Fall is officially here, and that can mean only one thing. No, not football. Or pumpkin spice lattes. Or back to school. Or Halloween. Or Thanksgiving.
It’s election season!
OK, so maybe you’re not as excited as we are, but you should be. You can’t vote on the next president of the United States this fall — that won’t come for another three years — but the 2013 election will probably have a greater impact on your day-to-day life than that anyway.
That’s because New Jersey’s gubernatorial race will highlight the Nov. 5 General Election, with incumbent Republican Chris Christie taking on state Senate Democrat Barbara Buono.
Didn’t realize this was happening? Then you probably haven’t watched any television, listened to any radio, read any newspapers or surfed the web at all over the last few months. That barrage of political advertising is only going to increase as we creep closer and closer to election day.
The governor in New Jersey has a much bigger impact on your day-to-day life than the president of our nation. His or her administration’s decisions affect you more immediately, from the taxes you pay, to the cost of your insurance, to the availability of jobs, to how fast you’re allowed to drive on the highway, and so on.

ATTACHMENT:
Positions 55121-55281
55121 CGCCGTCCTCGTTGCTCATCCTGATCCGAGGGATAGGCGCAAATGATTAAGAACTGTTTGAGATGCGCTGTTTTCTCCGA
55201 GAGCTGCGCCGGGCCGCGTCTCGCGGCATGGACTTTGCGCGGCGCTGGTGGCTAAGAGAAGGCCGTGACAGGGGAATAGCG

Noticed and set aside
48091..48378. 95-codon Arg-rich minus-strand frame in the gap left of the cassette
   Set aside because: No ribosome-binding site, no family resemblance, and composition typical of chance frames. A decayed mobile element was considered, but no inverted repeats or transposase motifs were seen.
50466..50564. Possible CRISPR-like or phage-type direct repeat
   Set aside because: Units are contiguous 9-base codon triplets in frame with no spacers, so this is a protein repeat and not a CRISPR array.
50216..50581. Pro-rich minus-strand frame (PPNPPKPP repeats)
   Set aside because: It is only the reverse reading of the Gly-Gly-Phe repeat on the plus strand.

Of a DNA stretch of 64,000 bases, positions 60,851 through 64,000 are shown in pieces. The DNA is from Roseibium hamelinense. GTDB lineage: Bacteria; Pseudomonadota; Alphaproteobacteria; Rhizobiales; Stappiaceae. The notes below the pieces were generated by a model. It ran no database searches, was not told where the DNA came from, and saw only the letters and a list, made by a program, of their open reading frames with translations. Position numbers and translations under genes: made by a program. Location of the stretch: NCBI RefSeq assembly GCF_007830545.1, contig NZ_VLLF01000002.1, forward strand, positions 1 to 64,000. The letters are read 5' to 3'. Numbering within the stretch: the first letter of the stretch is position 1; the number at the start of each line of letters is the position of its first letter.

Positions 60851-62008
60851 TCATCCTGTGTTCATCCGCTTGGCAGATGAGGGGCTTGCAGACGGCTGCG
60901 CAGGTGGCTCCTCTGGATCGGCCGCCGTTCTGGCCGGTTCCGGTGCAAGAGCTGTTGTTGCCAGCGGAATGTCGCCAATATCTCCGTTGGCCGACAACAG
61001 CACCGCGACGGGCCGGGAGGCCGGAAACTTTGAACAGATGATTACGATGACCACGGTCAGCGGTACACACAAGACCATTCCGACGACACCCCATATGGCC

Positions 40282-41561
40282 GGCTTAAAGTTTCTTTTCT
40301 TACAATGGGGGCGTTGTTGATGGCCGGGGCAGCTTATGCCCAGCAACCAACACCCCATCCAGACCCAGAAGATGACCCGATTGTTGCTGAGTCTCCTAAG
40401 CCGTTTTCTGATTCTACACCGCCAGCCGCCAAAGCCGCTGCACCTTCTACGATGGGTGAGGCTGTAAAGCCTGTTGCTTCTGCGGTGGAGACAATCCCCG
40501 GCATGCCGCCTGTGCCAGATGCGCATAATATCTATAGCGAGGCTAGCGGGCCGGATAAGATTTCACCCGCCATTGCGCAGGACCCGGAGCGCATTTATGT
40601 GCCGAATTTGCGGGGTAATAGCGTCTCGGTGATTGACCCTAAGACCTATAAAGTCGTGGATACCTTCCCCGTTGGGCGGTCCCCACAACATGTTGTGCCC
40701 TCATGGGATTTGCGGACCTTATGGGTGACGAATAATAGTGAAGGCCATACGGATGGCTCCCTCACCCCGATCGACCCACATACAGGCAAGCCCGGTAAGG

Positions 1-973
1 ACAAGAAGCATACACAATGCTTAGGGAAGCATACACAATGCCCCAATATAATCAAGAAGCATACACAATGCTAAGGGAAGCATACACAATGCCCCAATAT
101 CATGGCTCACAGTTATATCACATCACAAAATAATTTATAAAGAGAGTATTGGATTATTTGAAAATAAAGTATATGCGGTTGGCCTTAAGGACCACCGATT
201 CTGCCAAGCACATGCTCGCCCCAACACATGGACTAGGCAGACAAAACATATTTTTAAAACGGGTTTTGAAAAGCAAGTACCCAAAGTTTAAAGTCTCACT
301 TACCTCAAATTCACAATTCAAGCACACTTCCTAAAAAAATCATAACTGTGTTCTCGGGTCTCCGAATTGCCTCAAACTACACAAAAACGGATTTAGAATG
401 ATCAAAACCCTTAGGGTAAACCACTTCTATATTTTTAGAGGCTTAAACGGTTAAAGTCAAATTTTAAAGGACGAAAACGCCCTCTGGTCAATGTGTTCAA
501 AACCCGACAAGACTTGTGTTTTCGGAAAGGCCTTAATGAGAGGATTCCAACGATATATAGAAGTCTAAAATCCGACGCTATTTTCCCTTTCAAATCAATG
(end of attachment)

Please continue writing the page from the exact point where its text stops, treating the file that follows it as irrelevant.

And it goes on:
Sure, the president gets more publicity for his actions, but what his administration does has more of a longer-lasting impact on your life.
The point here is that, despite its less attractive appeal — although this Christie vs. Buono race certainly is attractive — as a New Jersey resident, should be just as interested in this election, and just as willing to vote, as you are for the next president.
So go to the polls on Nov. 5 to cast your vote.
In addition to the governor’s race, you will have the chance, in many towns and boroughs, to vote for school board candidates and council/committee/mayoral candidates. When the dust has settled, this could end up being one of the more impactful elections on your daily life in recent memory.
Don’t be lazy. Don’t feel like Nov. 5, 2013, isn’t as special as Nov. 6, 2012, was or as special as Nov. 8, 2016, will be. That’s simply not true for New Jerseyans.
And if you’re really in the voting spirit now, don’t forget you can vote on Oct. 16 in a special election for a U.S. Senate seat between Democrat Cory Booker and Steve Lonegan.
This is going to be fun. Are you ready to participate?
Do you plan on voting in the Nov. 5 General Election? Why or why not? Do you think it holds the same importance as a presidential election? Let your voice be heard through a letter to the editor.